Stop Supporting Child Slavery By Avoiding These 6 Companies
We all love chocolate! The average American citizen consumes over 11 pounds of chocolate each year. However, there are some major downsides to our favourite sweet treats.
Many people buy chocolate without thinking about where it came from or who made it. This is a massive problem, since an array of large corporations have been accused of using child slavery and disgracefully low paid labour to give us our chocolate fix.
A lawsuit was filed last september against a list of companies including Nestle, Mars, and Hershey, indicating that the companies were deceiveing their consumers in regards to funding the child slave labor trade in West Africa.
The concern has been rifefor the past 15 years in the chocolate industry . Cocoa, the main ingredient in chocolate is mostly grown in West Africa, with the two biggest producers being the Ivory Coast and Ghana. They account for almost 60 percent of the global cocoa supply.
The Reliance on West Africa for Cocoa Supply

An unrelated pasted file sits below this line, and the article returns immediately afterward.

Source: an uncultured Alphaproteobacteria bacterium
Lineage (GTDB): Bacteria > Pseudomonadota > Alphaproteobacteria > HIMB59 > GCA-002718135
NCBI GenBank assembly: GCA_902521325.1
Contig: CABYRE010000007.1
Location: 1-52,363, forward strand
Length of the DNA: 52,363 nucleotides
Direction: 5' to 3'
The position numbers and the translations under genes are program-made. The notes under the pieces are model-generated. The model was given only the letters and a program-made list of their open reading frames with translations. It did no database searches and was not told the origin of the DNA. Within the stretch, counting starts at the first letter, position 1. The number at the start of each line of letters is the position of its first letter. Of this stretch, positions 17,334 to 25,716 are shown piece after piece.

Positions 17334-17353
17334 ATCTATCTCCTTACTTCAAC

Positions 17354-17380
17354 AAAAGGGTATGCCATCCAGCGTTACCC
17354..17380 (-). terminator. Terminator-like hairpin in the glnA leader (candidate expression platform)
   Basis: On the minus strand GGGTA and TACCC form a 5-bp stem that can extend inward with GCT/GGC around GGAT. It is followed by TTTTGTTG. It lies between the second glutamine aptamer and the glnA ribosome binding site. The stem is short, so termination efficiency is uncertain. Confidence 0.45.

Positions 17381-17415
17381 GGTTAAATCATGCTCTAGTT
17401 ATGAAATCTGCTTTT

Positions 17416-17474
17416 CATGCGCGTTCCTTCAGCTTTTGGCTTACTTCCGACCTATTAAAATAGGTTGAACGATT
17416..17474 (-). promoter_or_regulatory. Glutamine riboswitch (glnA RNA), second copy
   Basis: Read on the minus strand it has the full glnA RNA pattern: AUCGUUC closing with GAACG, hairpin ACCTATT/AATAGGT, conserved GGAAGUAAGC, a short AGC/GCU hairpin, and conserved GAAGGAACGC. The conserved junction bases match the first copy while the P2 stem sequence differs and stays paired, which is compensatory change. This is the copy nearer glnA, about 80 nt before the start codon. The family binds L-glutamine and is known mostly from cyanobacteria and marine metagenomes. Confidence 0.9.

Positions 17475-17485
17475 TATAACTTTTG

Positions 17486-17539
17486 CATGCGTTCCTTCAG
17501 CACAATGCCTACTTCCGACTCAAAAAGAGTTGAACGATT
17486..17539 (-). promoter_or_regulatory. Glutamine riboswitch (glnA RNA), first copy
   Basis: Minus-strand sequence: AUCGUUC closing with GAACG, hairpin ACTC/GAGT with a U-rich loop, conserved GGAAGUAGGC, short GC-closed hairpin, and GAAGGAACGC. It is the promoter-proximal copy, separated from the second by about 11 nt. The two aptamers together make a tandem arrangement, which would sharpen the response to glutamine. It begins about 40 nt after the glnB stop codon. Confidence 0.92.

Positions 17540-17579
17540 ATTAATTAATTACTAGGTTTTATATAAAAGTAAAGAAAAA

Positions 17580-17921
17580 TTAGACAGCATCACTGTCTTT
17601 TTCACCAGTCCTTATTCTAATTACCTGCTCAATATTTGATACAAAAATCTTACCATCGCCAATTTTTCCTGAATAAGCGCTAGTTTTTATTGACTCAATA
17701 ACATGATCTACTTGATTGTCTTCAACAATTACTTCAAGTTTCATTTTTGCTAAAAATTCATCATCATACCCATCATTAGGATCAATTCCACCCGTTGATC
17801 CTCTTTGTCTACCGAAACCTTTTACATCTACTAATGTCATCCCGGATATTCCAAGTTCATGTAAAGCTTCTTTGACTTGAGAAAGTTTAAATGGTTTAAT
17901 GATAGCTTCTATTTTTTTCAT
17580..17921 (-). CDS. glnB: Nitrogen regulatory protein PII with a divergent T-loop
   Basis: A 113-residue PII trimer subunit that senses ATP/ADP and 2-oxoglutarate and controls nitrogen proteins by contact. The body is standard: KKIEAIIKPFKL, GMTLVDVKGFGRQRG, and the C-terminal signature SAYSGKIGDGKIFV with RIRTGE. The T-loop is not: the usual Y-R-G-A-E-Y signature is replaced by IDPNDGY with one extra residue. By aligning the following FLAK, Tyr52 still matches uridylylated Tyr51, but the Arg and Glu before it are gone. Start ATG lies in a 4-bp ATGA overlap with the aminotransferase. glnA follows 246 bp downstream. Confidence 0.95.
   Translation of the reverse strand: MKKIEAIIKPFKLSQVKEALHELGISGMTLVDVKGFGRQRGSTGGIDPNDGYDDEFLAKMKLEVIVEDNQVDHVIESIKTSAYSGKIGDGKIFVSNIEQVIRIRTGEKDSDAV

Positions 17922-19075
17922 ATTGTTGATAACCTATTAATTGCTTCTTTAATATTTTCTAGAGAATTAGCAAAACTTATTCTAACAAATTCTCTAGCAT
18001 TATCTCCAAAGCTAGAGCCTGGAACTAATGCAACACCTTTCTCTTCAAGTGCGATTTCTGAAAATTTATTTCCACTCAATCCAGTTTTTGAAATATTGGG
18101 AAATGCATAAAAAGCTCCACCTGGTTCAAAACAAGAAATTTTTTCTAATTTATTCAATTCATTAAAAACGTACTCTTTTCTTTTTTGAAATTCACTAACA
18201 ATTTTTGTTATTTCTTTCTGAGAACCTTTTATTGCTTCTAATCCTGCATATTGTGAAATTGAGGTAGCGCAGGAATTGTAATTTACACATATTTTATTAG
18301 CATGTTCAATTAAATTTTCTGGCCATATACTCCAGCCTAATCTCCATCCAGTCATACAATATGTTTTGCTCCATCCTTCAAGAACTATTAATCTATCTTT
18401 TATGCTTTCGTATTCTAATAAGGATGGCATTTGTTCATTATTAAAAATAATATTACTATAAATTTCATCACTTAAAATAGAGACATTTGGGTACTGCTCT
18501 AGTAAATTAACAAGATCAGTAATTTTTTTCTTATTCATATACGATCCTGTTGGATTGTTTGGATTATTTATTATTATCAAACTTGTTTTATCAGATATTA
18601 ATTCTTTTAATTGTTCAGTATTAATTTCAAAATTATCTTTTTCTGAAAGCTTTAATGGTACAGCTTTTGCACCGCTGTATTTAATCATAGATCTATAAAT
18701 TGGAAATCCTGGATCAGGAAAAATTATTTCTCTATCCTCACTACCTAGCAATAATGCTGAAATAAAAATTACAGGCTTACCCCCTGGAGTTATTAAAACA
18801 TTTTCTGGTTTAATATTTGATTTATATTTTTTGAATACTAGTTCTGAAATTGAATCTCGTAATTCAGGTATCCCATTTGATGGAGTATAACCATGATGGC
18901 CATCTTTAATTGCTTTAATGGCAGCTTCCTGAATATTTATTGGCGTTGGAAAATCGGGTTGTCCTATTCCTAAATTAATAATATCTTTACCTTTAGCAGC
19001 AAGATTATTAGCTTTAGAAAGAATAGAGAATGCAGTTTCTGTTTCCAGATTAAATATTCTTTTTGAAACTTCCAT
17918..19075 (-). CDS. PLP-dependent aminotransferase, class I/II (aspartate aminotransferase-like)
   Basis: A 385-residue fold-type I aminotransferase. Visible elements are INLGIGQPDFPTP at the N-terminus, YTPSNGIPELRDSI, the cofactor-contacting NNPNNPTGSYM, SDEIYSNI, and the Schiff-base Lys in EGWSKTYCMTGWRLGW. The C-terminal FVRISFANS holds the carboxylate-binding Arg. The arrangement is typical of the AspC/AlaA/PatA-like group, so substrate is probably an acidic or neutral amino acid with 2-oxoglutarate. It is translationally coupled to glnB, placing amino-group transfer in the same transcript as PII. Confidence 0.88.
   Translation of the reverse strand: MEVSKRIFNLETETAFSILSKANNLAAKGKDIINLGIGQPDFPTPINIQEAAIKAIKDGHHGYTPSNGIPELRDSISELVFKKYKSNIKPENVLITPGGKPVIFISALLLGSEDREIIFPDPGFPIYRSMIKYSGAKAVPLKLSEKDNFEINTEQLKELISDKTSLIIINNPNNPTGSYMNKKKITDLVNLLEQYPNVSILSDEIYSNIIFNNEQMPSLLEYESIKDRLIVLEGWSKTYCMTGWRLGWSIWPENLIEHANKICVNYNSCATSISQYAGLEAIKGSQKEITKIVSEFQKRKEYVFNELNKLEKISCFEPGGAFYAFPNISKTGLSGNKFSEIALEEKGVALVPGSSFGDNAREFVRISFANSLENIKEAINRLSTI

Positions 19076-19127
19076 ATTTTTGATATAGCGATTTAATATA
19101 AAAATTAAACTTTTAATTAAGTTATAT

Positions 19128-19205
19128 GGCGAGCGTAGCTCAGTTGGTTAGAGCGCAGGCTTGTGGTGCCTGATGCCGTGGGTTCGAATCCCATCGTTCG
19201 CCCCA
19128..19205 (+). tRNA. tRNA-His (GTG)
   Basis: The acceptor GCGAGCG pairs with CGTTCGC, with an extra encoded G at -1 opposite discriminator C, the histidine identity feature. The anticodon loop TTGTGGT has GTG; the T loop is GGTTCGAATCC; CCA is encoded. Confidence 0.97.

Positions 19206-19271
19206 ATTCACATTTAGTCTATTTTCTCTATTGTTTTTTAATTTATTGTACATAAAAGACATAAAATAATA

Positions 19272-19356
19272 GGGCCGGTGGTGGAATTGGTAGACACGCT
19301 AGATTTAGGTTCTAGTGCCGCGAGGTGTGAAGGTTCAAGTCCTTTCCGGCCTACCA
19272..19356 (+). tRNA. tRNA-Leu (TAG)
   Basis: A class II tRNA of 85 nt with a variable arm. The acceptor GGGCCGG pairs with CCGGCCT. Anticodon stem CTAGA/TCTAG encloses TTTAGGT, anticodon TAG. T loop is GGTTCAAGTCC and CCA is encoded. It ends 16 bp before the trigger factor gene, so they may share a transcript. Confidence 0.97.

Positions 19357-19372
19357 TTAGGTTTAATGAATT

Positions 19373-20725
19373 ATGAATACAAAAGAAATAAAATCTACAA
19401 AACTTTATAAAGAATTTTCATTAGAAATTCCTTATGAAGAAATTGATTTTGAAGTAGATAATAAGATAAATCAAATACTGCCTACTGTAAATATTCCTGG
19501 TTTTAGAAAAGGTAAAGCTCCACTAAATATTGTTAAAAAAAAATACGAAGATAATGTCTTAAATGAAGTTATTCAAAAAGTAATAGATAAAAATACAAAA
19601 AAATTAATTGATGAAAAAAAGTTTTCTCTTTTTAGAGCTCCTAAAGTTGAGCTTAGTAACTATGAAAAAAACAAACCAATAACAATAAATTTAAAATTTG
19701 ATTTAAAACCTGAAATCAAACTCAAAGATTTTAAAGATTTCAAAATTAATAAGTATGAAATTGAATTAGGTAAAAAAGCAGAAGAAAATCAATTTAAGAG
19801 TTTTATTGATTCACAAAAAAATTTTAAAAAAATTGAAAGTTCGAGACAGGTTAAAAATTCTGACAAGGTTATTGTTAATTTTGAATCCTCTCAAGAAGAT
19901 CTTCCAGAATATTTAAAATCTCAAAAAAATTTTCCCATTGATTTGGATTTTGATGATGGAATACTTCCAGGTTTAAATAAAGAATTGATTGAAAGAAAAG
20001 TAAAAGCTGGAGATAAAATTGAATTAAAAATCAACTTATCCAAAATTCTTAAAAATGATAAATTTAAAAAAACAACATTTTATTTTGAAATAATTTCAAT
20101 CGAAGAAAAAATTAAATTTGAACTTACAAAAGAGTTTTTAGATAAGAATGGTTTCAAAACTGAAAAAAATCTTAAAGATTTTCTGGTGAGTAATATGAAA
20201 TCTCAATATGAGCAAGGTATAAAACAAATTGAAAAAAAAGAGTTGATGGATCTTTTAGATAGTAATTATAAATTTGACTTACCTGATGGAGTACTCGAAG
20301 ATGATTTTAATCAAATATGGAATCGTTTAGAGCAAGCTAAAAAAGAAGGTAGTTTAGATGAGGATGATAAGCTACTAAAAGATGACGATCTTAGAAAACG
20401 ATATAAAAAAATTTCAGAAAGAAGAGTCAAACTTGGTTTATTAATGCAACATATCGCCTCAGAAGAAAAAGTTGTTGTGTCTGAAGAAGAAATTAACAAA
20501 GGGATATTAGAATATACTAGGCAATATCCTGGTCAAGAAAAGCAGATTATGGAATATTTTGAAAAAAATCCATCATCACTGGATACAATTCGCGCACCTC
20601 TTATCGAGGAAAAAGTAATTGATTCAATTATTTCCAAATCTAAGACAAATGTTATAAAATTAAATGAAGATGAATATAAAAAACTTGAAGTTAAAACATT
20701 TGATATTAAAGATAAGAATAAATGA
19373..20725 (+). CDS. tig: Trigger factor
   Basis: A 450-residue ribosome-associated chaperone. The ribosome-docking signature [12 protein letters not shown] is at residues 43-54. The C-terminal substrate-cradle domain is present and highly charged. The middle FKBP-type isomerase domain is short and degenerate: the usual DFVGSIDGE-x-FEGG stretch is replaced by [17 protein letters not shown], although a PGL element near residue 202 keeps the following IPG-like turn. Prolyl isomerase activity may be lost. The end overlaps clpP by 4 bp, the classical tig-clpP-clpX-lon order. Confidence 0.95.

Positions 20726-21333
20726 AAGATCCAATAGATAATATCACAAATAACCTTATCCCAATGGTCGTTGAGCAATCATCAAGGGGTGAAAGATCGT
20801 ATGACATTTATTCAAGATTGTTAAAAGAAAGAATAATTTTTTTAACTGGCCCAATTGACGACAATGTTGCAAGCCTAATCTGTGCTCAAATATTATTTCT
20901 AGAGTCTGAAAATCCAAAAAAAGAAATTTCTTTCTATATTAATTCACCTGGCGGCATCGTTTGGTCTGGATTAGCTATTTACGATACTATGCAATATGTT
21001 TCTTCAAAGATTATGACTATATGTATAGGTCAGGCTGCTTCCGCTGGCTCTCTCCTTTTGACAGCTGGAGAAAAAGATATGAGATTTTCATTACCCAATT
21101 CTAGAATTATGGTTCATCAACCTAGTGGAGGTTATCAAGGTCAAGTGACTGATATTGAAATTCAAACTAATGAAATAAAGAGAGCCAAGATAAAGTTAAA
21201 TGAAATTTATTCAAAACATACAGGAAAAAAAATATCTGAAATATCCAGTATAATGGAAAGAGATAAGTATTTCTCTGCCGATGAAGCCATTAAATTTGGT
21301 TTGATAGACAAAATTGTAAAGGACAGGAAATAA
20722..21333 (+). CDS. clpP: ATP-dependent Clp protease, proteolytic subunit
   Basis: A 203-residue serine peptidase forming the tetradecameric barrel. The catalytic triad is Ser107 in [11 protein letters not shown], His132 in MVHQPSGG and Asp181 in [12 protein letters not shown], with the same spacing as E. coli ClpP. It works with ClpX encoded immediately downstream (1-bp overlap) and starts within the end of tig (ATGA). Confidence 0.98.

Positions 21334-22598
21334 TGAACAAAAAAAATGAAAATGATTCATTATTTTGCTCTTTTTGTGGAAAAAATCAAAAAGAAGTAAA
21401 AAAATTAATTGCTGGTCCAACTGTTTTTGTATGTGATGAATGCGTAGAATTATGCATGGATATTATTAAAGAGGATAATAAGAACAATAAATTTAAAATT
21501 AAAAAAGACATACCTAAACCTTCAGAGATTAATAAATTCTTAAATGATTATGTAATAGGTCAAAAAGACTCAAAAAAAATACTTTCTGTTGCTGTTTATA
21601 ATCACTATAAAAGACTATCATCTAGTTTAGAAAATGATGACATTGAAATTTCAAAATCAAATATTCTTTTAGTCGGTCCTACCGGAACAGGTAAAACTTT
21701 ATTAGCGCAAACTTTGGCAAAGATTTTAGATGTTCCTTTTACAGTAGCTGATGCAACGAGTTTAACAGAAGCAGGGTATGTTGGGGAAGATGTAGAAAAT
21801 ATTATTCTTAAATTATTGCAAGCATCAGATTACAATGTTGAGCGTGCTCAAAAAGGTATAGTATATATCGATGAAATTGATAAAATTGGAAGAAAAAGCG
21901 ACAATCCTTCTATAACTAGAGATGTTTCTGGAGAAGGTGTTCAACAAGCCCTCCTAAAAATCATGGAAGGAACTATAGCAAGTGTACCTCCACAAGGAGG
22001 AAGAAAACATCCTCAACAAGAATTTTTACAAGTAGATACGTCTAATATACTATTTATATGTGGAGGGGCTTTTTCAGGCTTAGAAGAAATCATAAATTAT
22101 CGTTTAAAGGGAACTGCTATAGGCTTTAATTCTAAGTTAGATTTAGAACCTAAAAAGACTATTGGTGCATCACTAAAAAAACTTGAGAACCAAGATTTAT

These extremes often result in child labor. Back in 2001, the chocolate industry pledged to end the practices in Ivory Coast and Ghana by 2005, but this deadline has repeatedly been pushed back. Now, the hope is to fully eliminate it by 2020.
To realize why this is so important, look beyond the money and beyond the chocolate. You need to become aware of what’s happening to the poor children who are forced into terrible working conditions.
“The beatings were a part of my life,” explained freed slave Aly Diabate. “Anytime they loaded you with bags (of cocoa beans) and you fell while carrying them, nobody helped you. Instead they beat you and beat you until you picked it up again.”
Want to avoid supporting child slavery?
Steer clear of these six chocolate companies:
4. ADM Cocoa
“At the moment, no major chocolate company can guarantee their cocoa supply is not tainted by child labor,” explains Elizabeth Jardim, director of consumer advocacy at Green America, a non-profit that promotes ethical consumerism. “However, most have launched sustainability programs that attempt to address child labor in a variety of ways, largely thanks to consumer pressure.”
Despite the constant flow of news on the subject, the number of children working in the cocoa industry continues to rise – in total it has increased by 51 percent from 2009 to 2014.
One freed boy explained:
They enjoy something I suffered to make; I worked hard for them but saw no benefit. They are eating my flesh,
Socially Conscious Companies
Green and Black’s
The Endangered Species Chocolate Company
Rapunzel Pure Organics
L.A. Burdick Chocolates
Denman Island Chocolate
Newman’s Own Organics
Kailua Candy Company
Omanhene Cocoa Bean Company